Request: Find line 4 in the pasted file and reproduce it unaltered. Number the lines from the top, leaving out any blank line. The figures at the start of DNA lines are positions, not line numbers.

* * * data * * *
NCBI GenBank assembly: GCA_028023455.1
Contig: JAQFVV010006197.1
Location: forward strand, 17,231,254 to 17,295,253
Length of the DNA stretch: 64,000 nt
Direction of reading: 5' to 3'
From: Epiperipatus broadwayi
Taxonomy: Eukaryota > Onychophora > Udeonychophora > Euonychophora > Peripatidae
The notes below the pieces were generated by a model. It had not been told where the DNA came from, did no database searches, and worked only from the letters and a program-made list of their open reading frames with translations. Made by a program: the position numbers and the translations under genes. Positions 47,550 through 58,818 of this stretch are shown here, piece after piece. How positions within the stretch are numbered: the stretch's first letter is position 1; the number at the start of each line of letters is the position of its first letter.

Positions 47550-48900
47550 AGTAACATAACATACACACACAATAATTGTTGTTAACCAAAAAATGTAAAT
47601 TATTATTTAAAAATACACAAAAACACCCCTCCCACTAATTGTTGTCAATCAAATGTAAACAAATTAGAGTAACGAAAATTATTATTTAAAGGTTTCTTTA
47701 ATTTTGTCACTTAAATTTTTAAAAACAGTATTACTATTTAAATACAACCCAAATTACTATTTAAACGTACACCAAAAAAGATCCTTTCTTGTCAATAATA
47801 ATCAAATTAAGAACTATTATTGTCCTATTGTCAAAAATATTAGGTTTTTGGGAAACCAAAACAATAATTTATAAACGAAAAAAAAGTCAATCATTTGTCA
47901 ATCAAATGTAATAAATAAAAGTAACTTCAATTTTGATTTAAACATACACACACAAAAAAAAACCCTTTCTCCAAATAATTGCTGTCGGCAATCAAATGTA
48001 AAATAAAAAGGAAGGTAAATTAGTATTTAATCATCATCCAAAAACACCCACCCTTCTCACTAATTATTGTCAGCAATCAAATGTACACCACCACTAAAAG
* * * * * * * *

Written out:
Length of the DNA stretch: 64,000 nt